Dr Walsh aims to design chemotherapy drugs that will target and kill types of cancer stem cells within pancreatic tumours that are responsible for drug resistance and relapse.
Professor Hallden is researching how to use a flu-like virus to seek out and infect pancreatic cancer cells wherever they are in the body.
Dr Clarkson's research focuses on c-FLIP, a molecule found in pancreatic cancer cells that stops damaged or diseased cells from dying.
Prof Lowery will study tumour samples to find changes in genes and assess whether these changes affect how patients respond to drugs.
Professor Kocher’s project will investigate why immunotherapy - a treatment which harnesses the patient’s immune system to kill cancer cells - doesn't work with pancreatic cancer.
In a project co-funded with Worldwide Cancer Research, Dr Cameron aims to prevent normal cells in the pancreas from supporting pancreatic cancer growth and resistance to cancer treatments.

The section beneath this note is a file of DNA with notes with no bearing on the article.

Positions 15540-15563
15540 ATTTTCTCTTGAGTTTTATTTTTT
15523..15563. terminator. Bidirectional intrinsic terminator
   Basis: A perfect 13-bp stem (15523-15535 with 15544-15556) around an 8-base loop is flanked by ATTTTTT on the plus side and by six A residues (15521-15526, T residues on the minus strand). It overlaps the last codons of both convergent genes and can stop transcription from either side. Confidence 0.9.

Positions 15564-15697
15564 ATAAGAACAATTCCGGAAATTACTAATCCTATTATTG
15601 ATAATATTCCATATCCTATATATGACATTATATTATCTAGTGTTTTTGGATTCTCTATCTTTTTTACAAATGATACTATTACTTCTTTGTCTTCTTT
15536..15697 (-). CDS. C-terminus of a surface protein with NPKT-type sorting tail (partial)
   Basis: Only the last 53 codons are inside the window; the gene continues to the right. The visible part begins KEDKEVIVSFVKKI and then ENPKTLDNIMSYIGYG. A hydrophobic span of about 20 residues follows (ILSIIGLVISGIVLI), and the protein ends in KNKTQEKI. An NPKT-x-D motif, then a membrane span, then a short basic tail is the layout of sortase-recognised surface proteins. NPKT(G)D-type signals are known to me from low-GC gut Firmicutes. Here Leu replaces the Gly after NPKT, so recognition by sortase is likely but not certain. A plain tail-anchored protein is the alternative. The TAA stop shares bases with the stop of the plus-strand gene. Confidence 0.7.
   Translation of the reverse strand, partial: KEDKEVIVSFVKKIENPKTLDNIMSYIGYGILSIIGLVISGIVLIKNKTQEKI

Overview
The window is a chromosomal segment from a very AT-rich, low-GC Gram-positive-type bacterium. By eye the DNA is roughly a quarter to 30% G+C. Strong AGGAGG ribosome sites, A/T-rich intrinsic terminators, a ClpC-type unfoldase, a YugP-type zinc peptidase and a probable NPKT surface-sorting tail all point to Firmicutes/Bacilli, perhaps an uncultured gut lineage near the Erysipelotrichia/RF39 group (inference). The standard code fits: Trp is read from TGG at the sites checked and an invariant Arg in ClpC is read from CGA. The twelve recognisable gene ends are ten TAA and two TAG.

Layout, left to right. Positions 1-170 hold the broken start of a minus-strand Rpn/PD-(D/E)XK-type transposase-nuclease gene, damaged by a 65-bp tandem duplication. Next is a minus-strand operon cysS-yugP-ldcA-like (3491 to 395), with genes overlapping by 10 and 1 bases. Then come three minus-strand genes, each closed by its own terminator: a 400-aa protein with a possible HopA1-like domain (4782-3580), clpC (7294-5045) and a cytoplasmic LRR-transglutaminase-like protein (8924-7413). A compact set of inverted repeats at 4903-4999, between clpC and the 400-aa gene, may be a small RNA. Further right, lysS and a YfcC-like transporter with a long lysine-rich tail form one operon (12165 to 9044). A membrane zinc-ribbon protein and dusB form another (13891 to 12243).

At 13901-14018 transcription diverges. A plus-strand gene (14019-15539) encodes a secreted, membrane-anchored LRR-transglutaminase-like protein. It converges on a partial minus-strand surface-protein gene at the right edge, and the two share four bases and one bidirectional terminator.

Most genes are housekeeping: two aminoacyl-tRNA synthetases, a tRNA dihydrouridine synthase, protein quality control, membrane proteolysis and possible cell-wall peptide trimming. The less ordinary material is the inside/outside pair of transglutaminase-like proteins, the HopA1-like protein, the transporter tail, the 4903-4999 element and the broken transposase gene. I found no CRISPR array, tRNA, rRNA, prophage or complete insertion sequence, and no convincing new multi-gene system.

This new project will investigate the exact role of the molecule avb8 which sits on the cell surface of many types of pancreatic cancer.
Professor Friend and Mr Srikanth Reddy will conduct a pilot study to treat 20 pancreatic cancer patients who are not eligible for surgery with high intensity focused ultrasound.
Dr Wells will investigate the interaction between two proteins called PAK4 and p85 which she believes helps pancreatic cancer to spread.
Dr Cornelissen’s project aims to detect pancreatic tumours earlier and evaluate treatments faster using imaging equipment routinely used in hospitals.